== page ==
Trump's impeachment defense takes shape

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CNN's John King and Jeff Zeleny discuss former President Donald Trump's impeachment defense lawyer David Schoen claiming that "the words" of Trump's January 6th speech ahead of the Capitol riot called for peaceful demonstrations.

Posted: Feb 3, 2021 9:30 AM
Updated: Feb 3, 2021 9:30 AM

Lawyers for former President Donald Trump filed a 14-page brief Tuesday that previews two main arguments we can expect to hear when the Senate impeachment trial kicks off next week:

  1. That the Senate cannot vote to impeach Trump when he no longer holds office
  2. That Trump's speech about the election and before the January 6 insurrection was protected by the First Amendment

That first point has enough traction in the Senate that it is, at this point, very unlikely Trump will be convicted. Only five Republicans split from the party when GOP Sen. Rand Paul last week raised as a point of order that the trial of an ex-president was unconstitutional. To convict Trump at his trial, at least 17 Republicans would need to vote with all of the Democrats.

But the stage is set for a contentious, divisive trial at a time when President Joe Biden is working to promote a message of unity in Washington.

House impeachment managers, in their own pretrial brief filed Tuesday, pushed back directly on the argument that the trial of an ex-president is unconstitutional.

"There is no 'January Exception' to impeachment or any other provision of the Constitution," the managers wrote. "A president must answer comprehensively for his conduct in office from his first day in office through his last."

The managers also charged that Trump is "singularly responsible" for inciting the insurrection at the Capitol and that barring him from holding future office is the only recourse after he "threatened the constitutional system that protects the fundamental freedoms we cherish."

The House impeachment managers and Trump's legal team are expected to submit additional briefs ahead of the scheduled start of the former President's trial on February 9.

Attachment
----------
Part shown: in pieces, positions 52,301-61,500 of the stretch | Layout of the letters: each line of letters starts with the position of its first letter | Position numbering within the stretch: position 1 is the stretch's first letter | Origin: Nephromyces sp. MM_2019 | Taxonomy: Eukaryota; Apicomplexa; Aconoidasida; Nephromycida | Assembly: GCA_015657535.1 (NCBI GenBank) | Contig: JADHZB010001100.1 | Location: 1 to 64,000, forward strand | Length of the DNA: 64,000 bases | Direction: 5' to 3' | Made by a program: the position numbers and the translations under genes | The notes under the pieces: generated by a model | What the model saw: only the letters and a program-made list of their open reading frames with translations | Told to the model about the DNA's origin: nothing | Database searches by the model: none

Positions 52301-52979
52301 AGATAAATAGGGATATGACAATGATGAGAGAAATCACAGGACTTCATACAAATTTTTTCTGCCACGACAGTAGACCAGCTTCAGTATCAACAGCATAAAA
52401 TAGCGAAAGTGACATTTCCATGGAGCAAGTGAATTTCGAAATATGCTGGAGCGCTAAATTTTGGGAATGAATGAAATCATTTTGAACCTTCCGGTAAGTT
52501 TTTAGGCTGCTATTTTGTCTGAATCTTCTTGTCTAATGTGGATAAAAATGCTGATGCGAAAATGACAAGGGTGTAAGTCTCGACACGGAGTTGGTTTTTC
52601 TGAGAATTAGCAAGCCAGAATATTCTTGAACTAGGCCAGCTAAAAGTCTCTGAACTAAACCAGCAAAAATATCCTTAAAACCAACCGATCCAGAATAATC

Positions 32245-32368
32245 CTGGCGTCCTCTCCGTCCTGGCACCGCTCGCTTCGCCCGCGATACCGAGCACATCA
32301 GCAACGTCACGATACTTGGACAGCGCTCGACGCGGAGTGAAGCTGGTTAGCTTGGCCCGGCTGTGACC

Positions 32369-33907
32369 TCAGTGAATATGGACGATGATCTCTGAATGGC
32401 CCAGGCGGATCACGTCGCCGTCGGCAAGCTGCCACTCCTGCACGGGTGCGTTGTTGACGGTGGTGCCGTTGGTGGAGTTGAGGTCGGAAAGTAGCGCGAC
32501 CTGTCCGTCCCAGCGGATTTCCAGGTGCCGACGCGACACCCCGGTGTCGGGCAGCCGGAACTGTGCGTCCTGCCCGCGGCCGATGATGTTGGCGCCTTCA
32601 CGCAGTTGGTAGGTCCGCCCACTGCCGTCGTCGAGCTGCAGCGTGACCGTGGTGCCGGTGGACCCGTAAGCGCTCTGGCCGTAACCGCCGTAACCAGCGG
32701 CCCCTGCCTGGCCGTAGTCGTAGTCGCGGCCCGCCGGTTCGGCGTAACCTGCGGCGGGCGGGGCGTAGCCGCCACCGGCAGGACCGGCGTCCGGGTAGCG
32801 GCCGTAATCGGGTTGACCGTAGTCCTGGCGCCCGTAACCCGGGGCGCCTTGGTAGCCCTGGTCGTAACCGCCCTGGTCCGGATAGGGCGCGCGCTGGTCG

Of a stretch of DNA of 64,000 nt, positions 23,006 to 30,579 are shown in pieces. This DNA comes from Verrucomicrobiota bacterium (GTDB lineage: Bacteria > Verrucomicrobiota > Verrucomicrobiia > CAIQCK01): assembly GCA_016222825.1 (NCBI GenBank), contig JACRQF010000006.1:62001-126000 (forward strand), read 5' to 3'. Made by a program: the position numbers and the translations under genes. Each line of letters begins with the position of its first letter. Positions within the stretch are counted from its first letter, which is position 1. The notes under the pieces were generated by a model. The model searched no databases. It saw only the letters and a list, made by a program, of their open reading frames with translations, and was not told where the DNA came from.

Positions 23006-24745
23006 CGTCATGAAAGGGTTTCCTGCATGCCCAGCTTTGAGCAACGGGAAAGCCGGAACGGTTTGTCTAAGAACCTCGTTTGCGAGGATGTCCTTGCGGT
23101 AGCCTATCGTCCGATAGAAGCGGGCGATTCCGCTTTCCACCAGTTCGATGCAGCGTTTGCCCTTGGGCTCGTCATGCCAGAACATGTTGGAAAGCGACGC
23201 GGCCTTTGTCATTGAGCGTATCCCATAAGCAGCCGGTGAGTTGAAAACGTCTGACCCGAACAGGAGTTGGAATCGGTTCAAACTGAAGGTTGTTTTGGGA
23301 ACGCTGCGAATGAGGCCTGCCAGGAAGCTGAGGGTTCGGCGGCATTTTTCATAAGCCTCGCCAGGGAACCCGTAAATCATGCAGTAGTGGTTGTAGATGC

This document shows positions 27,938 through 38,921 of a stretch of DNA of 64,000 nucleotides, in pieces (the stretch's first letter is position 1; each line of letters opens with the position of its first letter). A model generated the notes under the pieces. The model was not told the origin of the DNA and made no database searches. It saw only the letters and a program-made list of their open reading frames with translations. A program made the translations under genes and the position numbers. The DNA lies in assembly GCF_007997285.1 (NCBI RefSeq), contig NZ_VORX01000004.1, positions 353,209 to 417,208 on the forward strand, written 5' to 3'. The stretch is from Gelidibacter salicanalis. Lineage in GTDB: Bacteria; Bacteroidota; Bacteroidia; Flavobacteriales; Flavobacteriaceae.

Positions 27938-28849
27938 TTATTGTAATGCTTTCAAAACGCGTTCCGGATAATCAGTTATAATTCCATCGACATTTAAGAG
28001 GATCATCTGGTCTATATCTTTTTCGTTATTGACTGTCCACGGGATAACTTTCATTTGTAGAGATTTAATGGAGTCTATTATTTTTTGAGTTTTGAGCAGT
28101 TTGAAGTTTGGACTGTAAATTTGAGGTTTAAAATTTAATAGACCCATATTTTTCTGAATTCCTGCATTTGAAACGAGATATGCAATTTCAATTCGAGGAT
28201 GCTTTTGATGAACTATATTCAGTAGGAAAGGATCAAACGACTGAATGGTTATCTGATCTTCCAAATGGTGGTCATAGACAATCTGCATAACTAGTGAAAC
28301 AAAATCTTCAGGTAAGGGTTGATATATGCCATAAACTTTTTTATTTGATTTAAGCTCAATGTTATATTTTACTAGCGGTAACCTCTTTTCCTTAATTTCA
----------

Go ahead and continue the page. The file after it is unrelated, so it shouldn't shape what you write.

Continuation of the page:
Democrats inch closer to reconciliation

Monday night's meeting between Biden and a group of Republican senators over Covid-19 relief reaffirmed what the White House has been signaling for days: The President is willing to negotiate only so much.

And with drastic differences remaining between the President's stimulus plan and the GOP counterproposal, Democrats are moving closer to going it alone through reconciliation.

One Democratic aide familiar with the Senate process told CNN's Lauren Fox that the plan is for the House and Senate committees to work in coordination over the next week and a half to hammer out legislative text.

Throughout the drafting, Democrats in the Senate will be consulting with the Senate parliamentarian to make sure their plans are allowed under the rules that govern reconciliation. The House will vote to pass the plan first. Then the Senate will move.

But while it's an effective vehicle to pass the $1.9 trillion relief package, the reconciliation process will open Biden up to criticism that he's not operating as the political unifier he pledged to be.

Lanhee Chen, a Hoover Institution research fellow who's worked for Mitt Romney and Marco Rubio, wrote in a new CNN op-ed: "If Biden is truly interested in advancing more substantial reforms, he will have the opportunity to do that through the budget reconciliation process. There are proposals in his package sure to get minimal, if any GOP support -- significantly enhanced funding for state and local governments or a hike in the minimum wage, for example. These are the sorts of things Biden would have greater success pursuing through reconciliation when the time comes for that later this year.

For now, Republicans are offering Biden the opportunity to get some valuable policymaking done to address the health and economic challenges that are most urgent. He should seize this opportunity.